Kids thrive on routine. They need to know what to expect and what is expected of them. Think about it this way – as adults, we have a lot of context about what is going on around us. We have knowledge about the world around us, at least some sense of what is coming during the day, week, or months to come. And we have basic foundational knowledge such as a sense of time and how long things will take. Kids, on the other hand, don’t have access to this. They often just move through the day and week with no sense of what’s coming or what’s going on. Routines help kids have a sense of control and predictability in their lives.

We encourage families to create routines with a simple schedule that allows for flexibility. Start by setting the events that never change into stone – such as bedtime routines, meal times, and any other consistent events. Next, work with the child to create a simple schedule. Be sure to build in lots of free time for play!

With schooling at home, think about the most productive time of day for your child to complete his/her work. For younger children, this will often be earlier in the morning as they often wake up earlier. Older children who sleep in later or go to bed later may be most alert in the afternoon.

Schedule in blocks of time that are dedicated to connection – reading together, playing a game or working on a puzzle. These blocks of time help the child feel connected to their caregiver. They also give you time to do what you need to do, and you can tell the child, “I’m working on something else at the moment, but in 25 minutes we will be doing story time together!”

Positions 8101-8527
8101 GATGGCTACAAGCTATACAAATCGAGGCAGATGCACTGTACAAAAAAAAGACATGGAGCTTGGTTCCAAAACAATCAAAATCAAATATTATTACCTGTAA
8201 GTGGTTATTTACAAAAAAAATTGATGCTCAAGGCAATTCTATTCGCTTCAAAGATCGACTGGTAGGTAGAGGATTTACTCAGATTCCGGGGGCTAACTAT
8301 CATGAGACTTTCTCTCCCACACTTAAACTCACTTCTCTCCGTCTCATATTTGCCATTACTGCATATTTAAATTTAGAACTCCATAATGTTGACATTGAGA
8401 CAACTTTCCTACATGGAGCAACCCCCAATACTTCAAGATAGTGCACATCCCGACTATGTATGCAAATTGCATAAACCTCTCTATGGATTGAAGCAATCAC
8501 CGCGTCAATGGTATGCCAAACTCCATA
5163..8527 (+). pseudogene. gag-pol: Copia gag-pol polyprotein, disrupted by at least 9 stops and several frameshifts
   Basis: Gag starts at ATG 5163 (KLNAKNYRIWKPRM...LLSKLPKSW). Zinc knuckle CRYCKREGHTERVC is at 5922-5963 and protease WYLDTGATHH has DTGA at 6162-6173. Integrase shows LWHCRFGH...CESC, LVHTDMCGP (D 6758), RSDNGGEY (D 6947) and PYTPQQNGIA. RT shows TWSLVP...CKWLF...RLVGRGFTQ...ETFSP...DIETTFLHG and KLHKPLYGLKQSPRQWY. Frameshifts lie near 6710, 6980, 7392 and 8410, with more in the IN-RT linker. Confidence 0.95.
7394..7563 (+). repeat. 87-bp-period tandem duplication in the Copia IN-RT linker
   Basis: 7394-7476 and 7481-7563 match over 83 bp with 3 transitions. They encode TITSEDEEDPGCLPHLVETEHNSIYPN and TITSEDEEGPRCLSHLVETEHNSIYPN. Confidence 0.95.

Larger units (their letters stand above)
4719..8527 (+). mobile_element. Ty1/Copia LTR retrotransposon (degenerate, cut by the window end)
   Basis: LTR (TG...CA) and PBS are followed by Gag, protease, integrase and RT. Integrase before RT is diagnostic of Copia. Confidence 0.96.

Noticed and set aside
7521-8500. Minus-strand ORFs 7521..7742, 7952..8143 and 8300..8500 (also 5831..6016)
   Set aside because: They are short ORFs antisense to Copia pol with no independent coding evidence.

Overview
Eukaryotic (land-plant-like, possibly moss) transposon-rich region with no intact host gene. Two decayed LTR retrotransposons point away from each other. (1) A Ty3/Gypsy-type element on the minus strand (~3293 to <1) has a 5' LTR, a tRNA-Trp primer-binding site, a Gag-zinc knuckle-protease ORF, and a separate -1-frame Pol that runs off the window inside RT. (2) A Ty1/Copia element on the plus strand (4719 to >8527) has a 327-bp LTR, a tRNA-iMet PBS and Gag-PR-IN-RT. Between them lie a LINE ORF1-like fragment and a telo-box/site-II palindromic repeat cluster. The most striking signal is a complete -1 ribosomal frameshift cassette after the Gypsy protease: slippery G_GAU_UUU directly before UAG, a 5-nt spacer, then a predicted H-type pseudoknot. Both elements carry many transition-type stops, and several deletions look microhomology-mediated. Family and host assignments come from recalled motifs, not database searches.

Be sure to schedule in anything that you notice the child ask for repeatedly, such as snacks, going outside, or a specific activity. If it’s in the schedule, you can let them know when they’ll get to it. If it’s not in the schedule, they’ll continue to ask repeatedly.

Once you have routines in place, you’ll notice the child start to adjust. Repeated requests, statements like, “I’m bored!” and constant needs for your attention will decrease. We encourage you to try the routines for a week or more before making adjustments, unless you immediately can tell that it’s not working. Give the routines opportunity to take root before making big changes. After a week or two, ask the children for input. See if they’re happy with the way the schedule is working, or if there’s anything they would add or change. Of course, some things won’t be able to change (they can’t remove school work time and go to an all-play schedule!) but you may be able to switch things around to meet their requests.

Think of how much we as adults crave routine and need to understand what’s happening in the world. We like knowing what is expected of us every day when we go to work, and we like knowing what’s happening on the upcoming weekend. Children need the same sense of structure in order to thrive. 

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